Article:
The idea of a flat fare for Bangkok public transport has recently resurfaced. Since the operation of the BTS and MRT is contracted out to private companies (BTS Group, and Bangkok Expressway and Metro PCL respectively), this would likely only be possible if the government agreed to subsidize the private operators for the loss of farebox revenue.
Let’s do some back of the envelope calculations on how much this would cost based on publically available information from the BTS and MRT.
The BTS Skytrain carries around 240 million trips per year, with farebox revenue of THB 7 billion, an average fare of fare THB 29 per trip.
The MRT carries around 115 million trips per year, with farebox revenue of about THB 3 billion and an average fare of about THB 25.
If there was a flat fare of 15 baht, and the government to fully reimburse the private operators for the cost of each trip, then each journey would need to be subsidised by about 14 baht on the BTS and 10 baht on the MRT, a total subsidy of about 4.5 billion baht. About 75% of the subsidy would be for the BTS, due to higher ridership and higher fares.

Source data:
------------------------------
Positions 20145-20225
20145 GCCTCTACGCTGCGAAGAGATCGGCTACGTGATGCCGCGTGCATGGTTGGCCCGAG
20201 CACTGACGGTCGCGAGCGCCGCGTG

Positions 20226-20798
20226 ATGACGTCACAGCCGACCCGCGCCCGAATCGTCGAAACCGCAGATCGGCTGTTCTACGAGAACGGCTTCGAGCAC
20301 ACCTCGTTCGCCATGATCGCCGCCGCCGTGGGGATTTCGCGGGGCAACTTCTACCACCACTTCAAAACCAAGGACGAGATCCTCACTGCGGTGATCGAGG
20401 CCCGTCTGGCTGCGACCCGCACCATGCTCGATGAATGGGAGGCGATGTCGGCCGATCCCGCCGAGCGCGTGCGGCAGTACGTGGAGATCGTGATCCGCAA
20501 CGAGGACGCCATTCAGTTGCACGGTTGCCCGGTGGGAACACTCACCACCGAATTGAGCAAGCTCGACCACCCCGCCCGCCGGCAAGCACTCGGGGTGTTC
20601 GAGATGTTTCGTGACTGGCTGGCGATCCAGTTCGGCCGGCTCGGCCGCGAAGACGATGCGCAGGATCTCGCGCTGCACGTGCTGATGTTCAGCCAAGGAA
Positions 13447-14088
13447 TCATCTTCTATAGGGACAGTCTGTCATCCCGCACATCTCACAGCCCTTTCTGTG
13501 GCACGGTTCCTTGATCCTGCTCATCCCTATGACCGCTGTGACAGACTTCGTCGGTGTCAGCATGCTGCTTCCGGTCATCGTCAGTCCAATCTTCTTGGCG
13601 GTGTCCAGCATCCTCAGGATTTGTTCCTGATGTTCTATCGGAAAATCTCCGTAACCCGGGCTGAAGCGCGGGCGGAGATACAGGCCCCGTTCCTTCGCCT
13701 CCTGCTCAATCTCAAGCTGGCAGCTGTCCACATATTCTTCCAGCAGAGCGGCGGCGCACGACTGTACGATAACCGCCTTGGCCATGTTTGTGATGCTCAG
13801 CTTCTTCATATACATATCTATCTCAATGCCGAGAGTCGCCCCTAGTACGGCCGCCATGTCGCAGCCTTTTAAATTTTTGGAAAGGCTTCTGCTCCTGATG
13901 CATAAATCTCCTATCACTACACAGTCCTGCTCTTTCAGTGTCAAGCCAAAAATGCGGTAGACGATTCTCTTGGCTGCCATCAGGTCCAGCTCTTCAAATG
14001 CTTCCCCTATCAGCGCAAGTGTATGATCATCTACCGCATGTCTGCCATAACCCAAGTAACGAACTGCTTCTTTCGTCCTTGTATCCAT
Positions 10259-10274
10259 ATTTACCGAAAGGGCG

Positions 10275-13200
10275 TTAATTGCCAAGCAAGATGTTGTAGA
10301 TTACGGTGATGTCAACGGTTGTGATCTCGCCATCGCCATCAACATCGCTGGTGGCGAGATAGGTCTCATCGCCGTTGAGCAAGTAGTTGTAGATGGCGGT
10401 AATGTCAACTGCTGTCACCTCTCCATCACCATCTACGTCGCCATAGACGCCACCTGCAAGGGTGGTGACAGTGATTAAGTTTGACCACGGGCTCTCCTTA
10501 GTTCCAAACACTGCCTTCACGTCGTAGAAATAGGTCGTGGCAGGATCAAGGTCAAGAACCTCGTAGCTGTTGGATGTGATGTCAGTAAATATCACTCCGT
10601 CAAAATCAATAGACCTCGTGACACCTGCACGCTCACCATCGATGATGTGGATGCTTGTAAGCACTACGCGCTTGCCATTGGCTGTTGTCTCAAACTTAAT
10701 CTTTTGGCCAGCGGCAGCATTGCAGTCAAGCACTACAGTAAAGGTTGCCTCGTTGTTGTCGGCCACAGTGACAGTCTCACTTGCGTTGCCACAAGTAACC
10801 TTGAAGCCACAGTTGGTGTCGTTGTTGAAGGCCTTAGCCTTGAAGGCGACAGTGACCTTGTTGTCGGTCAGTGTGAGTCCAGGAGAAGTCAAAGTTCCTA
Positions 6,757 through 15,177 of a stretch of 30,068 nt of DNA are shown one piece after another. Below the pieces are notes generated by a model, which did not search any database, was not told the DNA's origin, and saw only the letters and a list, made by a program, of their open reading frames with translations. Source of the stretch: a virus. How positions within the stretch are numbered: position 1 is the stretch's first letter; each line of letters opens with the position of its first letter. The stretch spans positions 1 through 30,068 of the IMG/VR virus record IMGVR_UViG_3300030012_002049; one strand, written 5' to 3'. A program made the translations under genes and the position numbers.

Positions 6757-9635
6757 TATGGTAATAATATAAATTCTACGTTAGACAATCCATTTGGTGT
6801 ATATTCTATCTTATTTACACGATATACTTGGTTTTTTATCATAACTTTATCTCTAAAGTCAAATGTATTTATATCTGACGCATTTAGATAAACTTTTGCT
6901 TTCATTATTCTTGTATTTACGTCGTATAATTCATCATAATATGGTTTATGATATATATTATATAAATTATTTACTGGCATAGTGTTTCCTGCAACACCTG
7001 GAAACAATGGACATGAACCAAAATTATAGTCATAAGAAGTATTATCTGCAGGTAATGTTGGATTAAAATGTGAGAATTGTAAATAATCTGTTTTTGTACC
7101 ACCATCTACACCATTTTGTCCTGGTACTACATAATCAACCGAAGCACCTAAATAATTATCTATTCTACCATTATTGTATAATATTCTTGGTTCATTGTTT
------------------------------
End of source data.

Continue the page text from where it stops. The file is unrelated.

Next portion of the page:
However this assumes that lower fares would have no effect on ridership numbers. In practice, we could realistically assume a 10-20% increase in ridership after a fare cut, bringing the subsidy above 5 billion per annum. The opening of future lines like the Yellow and Pink lines will further increase ridership.
How could the cost of the subsidy be limited? There are two obvious ways. First it’s likely the government could agree a lower subsidy per ride in exchange for the future increase of passenger numbers. Second, the flat fare could be slightly higher. A flat fare of 20 baht instead of 15 baht would only require a subsidy of 2.7 billion baht instead of 4.5 billion baht.
Is this worth it? The pros and cons of subsidised public transportation have been debated at length. It’s clear that Bangkok suffers from heavy negative externalities from excessive motorbike and car use in the form of heavy pollution and congestion, so if the fare cut could bring commuters off the roads and onto public transport, perhaps. A 2016 study found the economic costs of Bangkok’s traffic was 11 billion baht per year.